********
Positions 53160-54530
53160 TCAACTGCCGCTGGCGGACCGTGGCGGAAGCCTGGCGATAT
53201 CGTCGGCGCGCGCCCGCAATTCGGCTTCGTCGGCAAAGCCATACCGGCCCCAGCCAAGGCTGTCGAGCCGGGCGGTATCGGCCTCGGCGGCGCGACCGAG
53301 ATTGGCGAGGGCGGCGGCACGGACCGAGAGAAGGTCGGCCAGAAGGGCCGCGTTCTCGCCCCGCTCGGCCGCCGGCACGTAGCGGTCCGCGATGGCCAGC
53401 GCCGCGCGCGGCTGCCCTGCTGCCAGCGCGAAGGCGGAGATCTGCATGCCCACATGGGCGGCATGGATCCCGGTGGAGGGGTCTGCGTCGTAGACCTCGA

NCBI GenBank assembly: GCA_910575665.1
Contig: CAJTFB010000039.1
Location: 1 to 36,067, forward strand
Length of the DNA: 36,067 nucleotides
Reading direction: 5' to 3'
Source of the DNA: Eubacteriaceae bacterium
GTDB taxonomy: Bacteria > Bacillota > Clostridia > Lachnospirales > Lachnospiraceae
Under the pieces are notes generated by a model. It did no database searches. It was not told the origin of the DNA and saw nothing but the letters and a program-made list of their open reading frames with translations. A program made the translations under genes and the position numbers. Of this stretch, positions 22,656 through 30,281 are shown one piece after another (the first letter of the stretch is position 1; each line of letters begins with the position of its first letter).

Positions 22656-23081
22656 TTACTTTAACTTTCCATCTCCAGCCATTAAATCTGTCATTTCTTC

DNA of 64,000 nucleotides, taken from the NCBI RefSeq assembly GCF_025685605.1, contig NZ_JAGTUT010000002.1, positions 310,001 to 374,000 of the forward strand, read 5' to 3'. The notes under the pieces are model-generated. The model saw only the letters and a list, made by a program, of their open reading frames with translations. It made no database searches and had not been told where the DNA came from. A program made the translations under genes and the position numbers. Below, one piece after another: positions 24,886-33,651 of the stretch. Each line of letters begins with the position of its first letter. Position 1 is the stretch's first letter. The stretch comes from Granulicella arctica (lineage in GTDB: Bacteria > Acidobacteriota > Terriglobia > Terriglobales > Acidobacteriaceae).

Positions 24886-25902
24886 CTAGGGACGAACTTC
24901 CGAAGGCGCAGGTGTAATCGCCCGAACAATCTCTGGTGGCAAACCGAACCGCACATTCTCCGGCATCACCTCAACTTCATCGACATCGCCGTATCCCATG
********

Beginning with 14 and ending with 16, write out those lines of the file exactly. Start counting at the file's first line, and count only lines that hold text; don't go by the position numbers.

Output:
Positions 22656-23081
22656 TTACTTTAACTTTCCATCTCCAGCCATTAAATCTGTCATTTCTTC

DNA of 64,000 nucleotides, taken from the NCBI RefSeq assembly GCF_025685605.1, contig NZ_JAGTUT010000002.1, positions 310,001 to 374,000 of the forward strand, read 5' to 3'. The notes under the pieces are model-generated. The model saw only the letters and a list, made by a program, of their open reading frames with translations. It made no database searches and had not been told where the DNA came from. A program made the translations under genes and the position numbers. Below, one piece after another: positions 24,886-33,651 of the stretch. Each line of letters begins with the position of its first letter. Position 1 is the stretch's first letter. The stretch comes from Granulicella arctica (lineage in GTDB: Bacteria > Acidobacteriota > Terriglobia > Terriglobales > Acidobacteriaceae).